• Opinion
  • December 13, 2018
  • 13 minutes
  • 3

The 80/20 model — and other secrets of the Los Angeles Innovation Team

Opinion: The team is helping transform the way services are delivered to Angelenos

innovation team

This opinion piece was written by Amanda Daflos, Director — Mayor Eric Garcetti’s Innovation Team, and Alex Pudlin, Senior Data Scientist — Mayor Eric Garcetti’s Innovation Team. For more like this, see our government innovation newsfeed.

The Los Angeles Innovation Team (i-team) was established in 2015 with a grant from Bloomberg Philanthropies in service to Mayor Eric Garcetti and the City of Los Angeles. Now — three and a half years in — the team has delivered nearly 30 projects with departments, organisations and residents across Los Angeles, the second largest city in the US comprised of more than four million residents.

At the direction of Mayor Garcetti, the i-team works on his top priority issues and aims to provide insights to him and to design and deliver data-informed solutions. The team has worked on many issues, including housing, business, police recruiting and hiring, sexual harassment procedures and reporting.

Importantly, now that our grant is sunsetting, in July of 2018 the team was retained by the Mayor through the City budget.

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Not every project has been easy or unfolded quite as planned. Nevertheless, below are some key ingredients to how the LA i-team works that have helped to establish it as a central player in transforming the way the City of Los Angeles delivers services to Angelenos.

Innovation team ingredients

First and foremost, the Los Angeles i-team works as partners. We believe being good people who are prepared and thoughtful makes all the difference. When it comes to our work, we do what we say and say what we’re going to do and we’ve learned that that is a differentiator.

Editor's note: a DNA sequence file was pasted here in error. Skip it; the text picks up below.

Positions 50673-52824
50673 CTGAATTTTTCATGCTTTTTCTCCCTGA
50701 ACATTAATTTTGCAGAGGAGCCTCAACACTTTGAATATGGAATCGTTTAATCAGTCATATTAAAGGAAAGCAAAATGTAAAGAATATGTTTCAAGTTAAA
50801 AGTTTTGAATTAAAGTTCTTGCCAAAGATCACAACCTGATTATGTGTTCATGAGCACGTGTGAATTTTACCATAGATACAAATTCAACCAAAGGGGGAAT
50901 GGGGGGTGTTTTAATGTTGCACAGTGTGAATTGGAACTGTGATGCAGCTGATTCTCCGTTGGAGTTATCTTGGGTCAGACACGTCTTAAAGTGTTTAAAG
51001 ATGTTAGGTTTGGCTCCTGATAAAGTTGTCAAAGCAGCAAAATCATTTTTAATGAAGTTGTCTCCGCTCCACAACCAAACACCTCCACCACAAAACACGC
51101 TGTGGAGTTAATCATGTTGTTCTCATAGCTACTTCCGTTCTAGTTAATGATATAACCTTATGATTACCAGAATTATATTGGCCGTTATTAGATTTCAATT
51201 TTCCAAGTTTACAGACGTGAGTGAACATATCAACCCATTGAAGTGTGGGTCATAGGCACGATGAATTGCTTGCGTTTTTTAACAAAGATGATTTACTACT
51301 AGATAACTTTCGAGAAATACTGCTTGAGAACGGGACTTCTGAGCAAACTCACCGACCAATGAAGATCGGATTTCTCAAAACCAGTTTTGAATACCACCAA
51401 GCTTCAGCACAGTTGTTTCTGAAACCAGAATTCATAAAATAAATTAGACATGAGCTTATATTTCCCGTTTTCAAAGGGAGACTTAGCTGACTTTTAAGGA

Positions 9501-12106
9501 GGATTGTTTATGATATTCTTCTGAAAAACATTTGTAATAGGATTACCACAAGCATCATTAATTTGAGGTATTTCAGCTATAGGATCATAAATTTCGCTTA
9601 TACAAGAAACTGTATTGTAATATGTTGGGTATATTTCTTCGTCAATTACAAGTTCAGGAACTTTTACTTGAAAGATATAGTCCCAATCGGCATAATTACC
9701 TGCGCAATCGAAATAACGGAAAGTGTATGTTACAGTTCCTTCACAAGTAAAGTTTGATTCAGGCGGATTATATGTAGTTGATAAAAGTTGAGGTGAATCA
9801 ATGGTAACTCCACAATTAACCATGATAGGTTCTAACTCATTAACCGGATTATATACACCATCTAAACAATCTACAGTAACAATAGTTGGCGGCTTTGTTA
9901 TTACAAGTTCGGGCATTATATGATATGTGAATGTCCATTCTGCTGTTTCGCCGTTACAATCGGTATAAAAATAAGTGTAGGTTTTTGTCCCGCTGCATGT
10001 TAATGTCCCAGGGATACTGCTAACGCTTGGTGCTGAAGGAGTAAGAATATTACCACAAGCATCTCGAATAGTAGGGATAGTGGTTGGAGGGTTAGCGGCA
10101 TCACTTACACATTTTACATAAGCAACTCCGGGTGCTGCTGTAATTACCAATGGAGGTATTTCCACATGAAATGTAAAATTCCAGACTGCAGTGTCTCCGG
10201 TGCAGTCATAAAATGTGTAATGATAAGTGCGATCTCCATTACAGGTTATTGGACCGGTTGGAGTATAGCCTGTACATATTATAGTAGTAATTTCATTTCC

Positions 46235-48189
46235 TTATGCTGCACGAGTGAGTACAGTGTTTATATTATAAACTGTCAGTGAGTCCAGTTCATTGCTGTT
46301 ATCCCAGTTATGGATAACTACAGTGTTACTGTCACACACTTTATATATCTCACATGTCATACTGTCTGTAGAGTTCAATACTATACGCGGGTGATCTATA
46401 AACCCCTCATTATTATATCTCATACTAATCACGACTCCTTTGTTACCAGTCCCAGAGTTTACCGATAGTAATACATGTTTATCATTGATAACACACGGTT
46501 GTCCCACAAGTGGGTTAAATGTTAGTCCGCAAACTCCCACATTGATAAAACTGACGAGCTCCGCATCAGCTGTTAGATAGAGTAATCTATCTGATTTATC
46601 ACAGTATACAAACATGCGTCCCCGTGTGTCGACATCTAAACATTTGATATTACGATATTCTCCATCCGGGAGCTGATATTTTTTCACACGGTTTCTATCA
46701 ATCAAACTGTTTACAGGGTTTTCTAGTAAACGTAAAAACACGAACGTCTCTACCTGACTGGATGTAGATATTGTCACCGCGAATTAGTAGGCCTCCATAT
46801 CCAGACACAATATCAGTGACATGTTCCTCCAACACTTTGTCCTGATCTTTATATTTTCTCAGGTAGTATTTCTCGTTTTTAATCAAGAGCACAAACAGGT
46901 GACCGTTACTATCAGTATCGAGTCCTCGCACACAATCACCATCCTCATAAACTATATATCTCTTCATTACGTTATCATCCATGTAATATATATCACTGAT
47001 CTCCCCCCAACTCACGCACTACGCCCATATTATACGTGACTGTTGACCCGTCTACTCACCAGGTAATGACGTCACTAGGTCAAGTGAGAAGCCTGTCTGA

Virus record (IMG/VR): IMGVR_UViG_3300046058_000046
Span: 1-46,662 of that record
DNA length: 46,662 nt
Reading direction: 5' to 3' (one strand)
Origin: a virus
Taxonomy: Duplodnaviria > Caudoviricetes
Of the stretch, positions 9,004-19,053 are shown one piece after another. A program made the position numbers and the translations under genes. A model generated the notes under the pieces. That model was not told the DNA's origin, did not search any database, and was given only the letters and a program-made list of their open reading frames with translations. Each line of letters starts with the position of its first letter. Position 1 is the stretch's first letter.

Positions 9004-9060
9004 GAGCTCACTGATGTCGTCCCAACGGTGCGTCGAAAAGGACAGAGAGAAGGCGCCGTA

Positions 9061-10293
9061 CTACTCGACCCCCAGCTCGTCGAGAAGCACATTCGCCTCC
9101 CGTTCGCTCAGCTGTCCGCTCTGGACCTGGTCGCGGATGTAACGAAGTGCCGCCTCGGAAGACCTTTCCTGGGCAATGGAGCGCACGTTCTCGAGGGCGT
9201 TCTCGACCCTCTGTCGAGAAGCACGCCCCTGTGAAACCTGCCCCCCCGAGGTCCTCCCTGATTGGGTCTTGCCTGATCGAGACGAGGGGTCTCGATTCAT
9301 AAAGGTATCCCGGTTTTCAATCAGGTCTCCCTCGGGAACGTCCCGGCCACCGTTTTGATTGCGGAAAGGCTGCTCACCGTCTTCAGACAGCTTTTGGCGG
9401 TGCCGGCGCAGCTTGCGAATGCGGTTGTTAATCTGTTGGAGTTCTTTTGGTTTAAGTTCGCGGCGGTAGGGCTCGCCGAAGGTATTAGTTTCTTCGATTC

We aim to deeply understand an issue from a qualitative and quantitative point of view and to do it quickly with curiosity and obsessive attention to detail.

We are deliberate and inclusive about who we engage — residents, academics, community leaders, city officials — so that we hear from the most important, and often most underrepresented, voices and can ensure that the outcomes they generate are informed by residents with lived experience who are ultimately the users of the products, systems and programs they design and put in place.

We are a cross-functional team that can deliver a solution in response to the precise issues we identify. We are researchers, designers, data scientists and project managers who work collaboratively to tackle a problem with all disciplines at the table. At times, that takes longer and is harder but the outcomes are well worth it.

We aim to be appropriately impatient when it comes to transformation and patient in helping people transform

We tightly manage and measure our projects at every step. We measure outcomes to ensure that our work works. If it doesn’t, we fine tune.

We acknowledge how hard change can be and work with partners to address discomfort and the need for training — particularly when new tools and technologies are introduced — something that can be difficult in the public sector. We aim to be appropriately impatient when it comes to transformation and patient in helping people transform.

We still think of ourselves as a start-up in government. We think of ourselves as a “think and do tank” and an internal consulting team. Culturally, these ways of thinking and acting make a difference.

We have established a model where we do 80% of the work to get a project established and our partners do 20%. With our partners on the team and at the table, they help drive the decisions and program design, while the i-team structures and delivers the program or initiative.

In Los Angeles, this has worked well because it is hard for government officials — our partners — to take on more work, particularly new programming, when they are already doing their jobs and often are constrained by resources.

At the right time, we slowly and methodically switch roles and transition activities so our partners are running 80% of the program and we are at the table helping where needed. This is strategic — it’s working, and it lays the foundation for sustainability.

What have we accomplished?

Like a consulting firm, we are pulled into projects at the direction of Mayor Garcetti and senior staff who have been incredible champions of our work. In our first year, we worked to reduce residential and business displacement. In our second year, we focused on bolstering recruiting and hiring practices for the LAPD and encouraging a more diverse, representative police force.

Now, we are focused on the future of work in Los Angeles

Now, we are focused on the future of work in Los Angeles and creating more equitable opportunities in light of the many changes coming to the landscape of work. We’ve touched housing, sexual harassment, homelessness, street quality, gender equity and many other topics that the Mayor has identified as critical.